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Diffuse myocardial fibrosis is associated with impaired myocardial strain and disease activity in rheumatoid arthritis: a cardiovascular magnetic resonance study

Background

Rheumatoid arthritis (RA) is a chronic autoimmune disease of the joints, with frequent extra-articular complications including cardiovascular disease and cardiac fibrosis from multiple causes. Diffuse myocardial fibrosis can be detected non-invasively by extracellular volume (ECV) mapping based on pre- and postcontrast T1 measurements using cardiovascular magnetic resonance (CMR). We therefore hypothesized that CMR T1 mapping can detect subclinical diffuse myocardial fibrosis in patients with RA.

Methods

39 RA patients (28 female, mean age 50 ± 12 years) and 39 matched controls (28 female, mean age 49 ± 12 years) without previously known cardiovascular disease underwent CMR at 1.5T. CMR assessments included late gadolinium enhancement (LGE) [IV gadoterate meglumine at 0.15 mmol/kg], T1 mapping, cine, tagging, and T2-weighted imaging.

Results

Focal fibrosis on LGE was found in 18 (46%) RA patients compared to none of controls. Two of these patients had evidence of subendocardial enhancement, in keeping with previously unknown myocardial infarction. Evidence of diffuse myocardial fibrosis in RA was supported by higher precontrast T1 values (973 ± 27 vs. 961 ± 18 ms, p = 0.03), lower postcontrast T1 values (450 ± 40 vs. 468 ± 32 ms, p = 0.04) and expansion of ECV (30.3 ± 3.4 vs. 27.9 ± 2.0 %, p < 0.001) - the 2 RA patients with MI were excluded from this analysis. Indices of diffuse myocardial fibrosis were significantly elevated in RA, regardless of the presence of LGE. There was no difference in left ventricular volumes, mass and ejection fraction between RA patients and controls. However, there were differences in regional function: peak systolic circumferential strain (-16.9 ± 1.3 vs. -18.7 ± 1.2, p < 0.001) and peak diastolic strain rate (83 ± 21 vs. 112 ± 20 s-1, p < 0.001) were impaired in RA patients. Indices of diffuse myocardial fibrosis correlated with impaired myocardial systolic strain, diastolic strain rate and RA disease activity. There was no evidence of myocardial edema in RA.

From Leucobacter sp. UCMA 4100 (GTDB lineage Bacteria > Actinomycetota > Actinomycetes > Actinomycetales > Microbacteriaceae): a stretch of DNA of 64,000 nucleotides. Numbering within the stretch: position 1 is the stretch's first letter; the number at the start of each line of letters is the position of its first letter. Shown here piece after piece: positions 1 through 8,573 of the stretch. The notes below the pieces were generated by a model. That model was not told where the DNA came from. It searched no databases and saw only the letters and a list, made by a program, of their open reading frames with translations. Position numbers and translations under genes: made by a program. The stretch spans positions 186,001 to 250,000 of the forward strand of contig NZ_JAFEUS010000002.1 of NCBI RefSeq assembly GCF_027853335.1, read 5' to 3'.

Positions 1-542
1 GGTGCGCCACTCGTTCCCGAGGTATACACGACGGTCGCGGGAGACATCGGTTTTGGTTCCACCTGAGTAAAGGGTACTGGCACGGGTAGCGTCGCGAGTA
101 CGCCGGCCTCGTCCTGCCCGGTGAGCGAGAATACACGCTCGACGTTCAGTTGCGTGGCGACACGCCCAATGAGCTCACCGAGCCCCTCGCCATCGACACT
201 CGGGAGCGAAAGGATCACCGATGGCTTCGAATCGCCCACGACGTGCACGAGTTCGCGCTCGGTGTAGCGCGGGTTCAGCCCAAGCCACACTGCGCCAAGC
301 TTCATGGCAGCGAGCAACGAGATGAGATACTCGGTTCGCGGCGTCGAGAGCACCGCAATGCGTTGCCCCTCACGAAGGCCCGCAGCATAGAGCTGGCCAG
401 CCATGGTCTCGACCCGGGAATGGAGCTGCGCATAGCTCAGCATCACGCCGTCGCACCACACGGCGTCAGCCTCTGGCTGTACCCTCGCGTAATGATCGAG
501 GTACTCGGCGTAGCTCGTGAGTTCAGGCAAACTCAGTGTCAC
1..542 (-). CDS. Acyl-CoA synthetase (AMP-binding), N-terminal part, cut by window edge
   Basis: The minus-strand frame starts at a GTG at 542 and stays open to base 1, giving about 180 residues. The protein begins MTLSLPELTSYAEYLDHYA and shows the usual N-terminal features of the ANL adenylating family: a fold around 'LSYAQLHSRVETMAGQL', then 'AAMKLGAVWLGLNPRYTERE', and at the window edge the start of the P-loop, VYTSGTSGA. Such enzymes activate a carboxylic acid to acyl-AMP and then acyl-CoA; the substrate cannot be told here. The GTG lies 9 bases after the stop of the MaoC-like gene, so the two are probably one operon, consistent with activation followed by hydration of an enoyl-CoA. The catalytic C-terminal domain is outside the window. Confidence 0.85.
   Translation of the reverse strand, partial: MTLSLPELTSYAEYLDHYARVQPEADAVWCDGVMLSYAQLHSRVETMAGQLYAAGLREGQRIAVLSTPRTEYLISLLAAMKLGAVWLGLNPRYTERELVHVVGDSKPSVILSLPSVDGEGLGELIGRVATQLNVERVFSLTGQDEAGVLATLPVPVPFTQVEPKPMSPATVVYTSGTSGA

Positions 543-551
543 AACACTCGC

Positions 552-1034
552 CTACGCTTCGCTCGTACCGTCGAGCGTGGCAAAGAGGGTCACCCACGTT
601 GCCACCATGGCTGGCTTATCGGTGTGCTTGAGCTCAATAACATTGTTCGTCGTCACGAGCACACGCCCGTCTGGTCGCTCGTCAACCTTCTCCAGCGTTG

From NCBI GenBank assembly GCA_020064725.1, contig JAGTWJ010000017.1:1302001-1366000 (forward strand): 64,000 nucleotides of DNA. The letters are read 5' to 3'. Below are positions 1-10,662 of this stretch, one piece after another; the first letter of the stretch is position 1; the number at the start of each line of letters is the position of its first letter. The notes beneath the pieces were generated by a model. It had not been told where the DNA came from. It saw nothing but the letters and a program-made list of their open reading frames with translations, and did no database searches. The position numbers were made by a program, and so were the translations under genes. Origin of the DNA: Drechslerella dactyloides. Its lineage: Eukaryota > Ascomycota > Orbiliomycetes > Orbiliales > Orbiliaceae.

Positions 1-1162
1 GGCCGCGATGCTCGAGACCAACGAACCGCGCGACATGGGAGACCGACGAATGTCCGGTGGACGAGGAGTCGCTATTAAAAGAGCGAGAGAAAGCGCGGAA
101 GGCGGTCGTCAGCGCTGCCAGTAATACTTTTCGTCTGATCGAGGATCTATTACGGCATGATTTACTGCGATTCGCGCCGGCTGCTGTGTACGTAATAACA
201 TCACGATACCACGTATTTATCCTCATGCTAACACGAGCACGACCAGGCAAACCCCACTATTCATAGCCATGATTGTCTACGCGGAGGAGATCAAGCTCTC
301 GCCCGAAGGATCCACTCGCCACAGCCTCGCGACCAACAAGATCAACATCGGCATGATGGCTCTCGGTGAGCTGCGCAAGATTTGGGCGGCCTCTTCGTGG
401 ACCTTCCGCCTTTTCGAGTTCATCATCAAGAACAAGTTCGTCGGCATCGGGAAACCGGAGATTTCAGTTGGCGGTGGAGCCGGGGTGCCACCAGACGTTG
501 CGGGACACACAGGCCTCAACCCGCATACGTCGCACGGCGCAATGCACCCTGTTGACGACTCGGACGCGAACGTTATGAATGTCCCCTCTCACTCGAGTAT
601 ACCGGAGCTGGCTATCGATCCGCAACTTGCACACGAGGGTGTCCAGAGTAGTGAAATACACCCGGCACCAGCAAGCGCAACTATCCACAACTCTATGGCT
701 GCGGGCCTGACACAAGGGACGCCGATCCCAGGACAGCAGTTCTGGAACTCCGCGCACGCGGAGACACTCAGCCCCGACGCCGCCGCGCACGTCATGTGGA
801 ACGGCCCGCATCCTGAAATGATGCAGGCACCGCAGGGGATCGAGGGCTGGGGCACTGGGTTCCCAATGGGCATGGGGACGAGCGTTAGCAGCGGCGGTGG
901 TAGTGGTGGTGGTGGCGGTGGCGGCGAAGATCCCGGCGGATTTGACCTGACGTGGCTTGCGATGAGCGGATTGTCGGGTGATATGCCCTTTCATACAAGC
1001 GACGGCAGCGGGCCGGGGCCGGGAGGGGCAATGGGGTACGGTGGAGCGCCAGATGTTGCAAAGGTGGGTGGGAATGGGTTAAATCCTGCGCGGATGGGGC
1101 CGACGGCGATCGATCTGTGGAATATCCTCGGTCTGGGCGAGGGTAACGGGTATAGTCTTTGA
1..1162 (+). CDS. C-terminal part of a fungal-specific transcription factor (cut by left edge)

Conclusions

Cardiac involvement is common in RA patients with no cardiovascular symptoms, and includes both focal and diffuse myocardial fibrosis, which is associated with impaired systolic and diastolic strain parameters, as well RA disease activity. CMR is a robust non-invasive tool for the assessment of diffuse myocardial fibrosis, and may be useful in the follow-up of patients. Alterations in diffuse myocardial fibrosis likely precede significant changes in cardiac structure and function.

Funding

This study was funded by an investigator-led grant from GSK to Dr. Theo Karamitsos. The authors gratefully acknowledge support from the National Institute for Health Research Oxford Biomedical Research Centre Programme. Prof. Stefan Neubauer also acknowledges support from the Oxford British Heart Foundation Centre for Research Excellence.

Table 1 Baseline characteristics and CMR findings
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Correspondence to Ntobeko A Ntusi.

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This article is published under license to BioMed Central Ltd. This is an Open Access article distributed under the terms of the Creative Commons Attribution License (http://creativecommons.org/licenses/by/2.0), which permits unrestricted use, distribution, and reproduction in any medium, provided the original work is properly cited. The Creative Commons Public Domain Dedication waiver (http://creativecommons.org/publicdomain/zero/1.0/) applies to the data made available in this article, unless otherwise stated.

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Ntusi, N.A., Piechnik, S.K., Francis, J.M. et al. Diffuse myocardial fibrosis is associated with impaired myocardial strain and disease activity in rheumatoid arthritis: a cardiovascular magnetic resonance study. J Cardiovasc Magn Reson 16, P292 (2014). https://doi.org/10.1186/1532-429X-16-S1-P292

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Keywords

  • Rheumatoid Arthritis
  • Rheumatoid Arthritis Patient
  • Cardiovascular Magnetic Resonance
  • Late Gadolinium Enhancement
  • Systolic Strain